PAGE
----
Hey, aviation isn't all glamour.
"We refer to these as 'motion discomfort containers,' " says Bob van der Linden, associate curator of aeronautics at the National Air and Space Museum, as he riffles through a box of the paper and plastic artifacts. "But people make jokes and call them 'barf bags' -- probably because of embarrassment about their function."
There are 150-odd examples, currently in storage, including plain vanilla versions from Eastern Bloc carriers, colorful red and green paisleys from Air India, a bizarre KLM Royal Dutch Airlines bag with a picture of "Dusty" the kangaroo -- pouch open -- with the slogan: "For a Clean Feeling."
"The containers were far more important at one time than they are now," explains van der Linden. "Today's aircraft have pressurized cabins and fly smoothly at high altitude. But early planes like the Ford Tri-Motor flew below 18,000 feet, where most of the weather occurs. They were noisy and bounced around a lot, so motion sickness was a real problem. Airline passengers had to be a hardy breed."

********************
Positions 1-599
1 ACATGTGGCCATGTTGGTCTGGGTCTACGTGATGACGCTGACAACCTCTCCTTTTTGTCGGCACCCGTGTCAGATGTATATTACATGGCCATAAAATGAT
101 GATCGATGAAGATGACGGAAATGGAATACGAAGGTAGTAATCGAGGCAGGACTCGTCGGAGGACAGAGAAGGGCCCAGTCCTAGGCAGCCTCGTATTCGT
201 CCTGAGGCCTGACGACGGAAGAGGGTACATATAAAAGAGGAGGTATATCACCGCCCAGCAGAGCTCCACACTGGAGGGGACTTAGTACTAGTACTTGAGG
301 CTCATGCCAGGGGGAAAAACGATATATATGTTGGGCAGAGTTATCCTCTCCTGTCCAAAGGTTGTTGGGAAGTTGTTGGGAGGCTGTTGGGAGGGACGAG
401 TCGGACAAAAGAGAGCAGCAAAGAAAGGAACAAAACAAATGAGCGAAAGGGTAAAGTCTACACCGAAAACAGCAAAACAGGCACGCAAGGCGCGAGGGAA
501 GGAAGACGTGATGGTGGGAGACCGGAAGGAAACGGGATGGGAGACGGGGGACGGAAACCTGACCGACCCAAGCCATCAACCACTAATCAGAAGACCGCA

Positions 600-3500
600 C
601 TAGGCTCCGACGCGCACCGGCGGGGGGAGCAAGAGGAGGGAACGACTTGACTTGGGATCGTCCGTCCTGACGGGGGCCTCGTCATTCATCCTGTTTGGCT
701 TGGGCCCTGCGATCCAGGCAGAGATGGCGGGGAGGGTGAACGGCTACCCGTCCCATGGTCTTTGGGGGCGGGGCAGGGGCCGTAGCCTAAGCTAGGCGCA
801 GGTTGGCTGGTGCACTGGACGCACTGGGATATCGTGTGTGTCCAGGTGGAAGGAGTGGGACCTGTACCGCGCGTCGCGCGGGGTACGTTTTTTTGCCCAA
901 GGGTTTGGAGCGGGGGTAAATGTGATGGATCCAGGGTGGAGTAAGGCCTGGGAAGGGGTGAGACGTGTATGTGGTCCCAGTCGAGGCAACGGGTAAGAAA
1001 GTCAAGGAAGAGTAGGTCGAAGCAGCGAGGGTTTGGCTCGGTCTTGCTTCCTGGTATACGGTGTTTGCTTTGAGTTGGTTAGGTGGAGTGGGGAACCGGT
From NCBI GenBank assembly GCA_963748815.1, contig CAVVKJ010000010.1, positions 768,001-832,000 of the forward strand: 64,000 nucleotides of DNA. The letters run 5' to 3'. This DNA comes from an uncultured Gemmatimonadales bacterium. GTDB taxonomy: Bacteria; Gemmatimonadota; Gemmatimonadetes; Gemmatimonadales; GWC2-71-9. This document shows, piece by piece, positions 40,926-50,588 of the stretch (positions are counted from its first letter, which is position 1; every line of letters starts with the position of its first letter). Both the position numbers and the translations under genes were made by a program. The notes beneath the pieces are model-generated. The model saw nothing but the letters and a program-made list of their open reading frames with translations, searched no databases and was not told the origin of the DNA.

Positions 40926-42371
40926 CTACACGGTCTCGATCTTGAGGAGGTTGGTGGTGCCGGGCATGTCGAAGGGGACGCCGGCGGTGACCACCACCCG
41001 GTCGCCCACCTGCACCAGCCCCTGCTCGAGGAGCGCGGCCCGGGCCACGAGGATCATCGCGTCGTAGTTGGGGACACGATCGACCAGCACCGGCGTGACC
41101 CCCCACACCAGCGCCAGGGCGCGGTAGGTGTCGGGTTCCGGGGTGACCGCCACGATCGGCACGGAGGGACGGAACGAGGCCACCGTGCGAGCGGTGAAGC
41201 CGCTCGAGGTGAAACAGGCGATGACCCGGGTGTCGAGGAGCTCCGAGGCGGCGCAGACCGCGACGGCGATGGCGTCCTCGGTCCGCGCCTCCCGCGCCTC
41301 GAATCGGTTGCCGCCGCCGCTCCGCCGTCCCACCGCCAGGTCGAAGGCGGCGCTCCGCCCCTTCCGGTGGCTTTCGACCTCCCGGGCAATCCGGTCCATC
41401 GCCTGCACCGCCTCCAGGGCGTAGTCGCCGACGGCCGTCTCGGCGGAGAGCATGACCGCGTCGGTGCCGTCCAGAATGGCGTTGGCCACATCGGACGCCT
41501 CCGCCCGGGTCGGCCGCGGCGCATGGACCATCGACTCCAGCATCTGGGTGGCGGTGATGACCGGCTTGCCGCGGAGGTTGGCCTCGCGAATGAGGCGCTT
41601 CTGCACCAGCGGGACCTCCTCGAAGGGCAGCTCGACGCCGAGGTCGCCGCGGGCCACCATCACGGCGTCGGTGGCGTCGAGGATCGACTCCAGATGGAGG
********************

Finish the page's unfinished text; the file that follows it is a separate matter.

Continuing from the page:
In more recent years -- with in-flight upsets less frequent -- airlines sometimes have glossed over the containers' primary purpose.
Consider, for instance, the TWA version that triples as an envelope for sending film to be developed and a gin rummy score pad.
Or the one from Continental with a cartoon dog eyeing a mammoth bone. There's only a "remote" chance you might have to use the bag for motion sickness, the printed message cheerfully assures, so why not take something home for Bowser?
"P.S.," it concludes. "Cats love our food, too."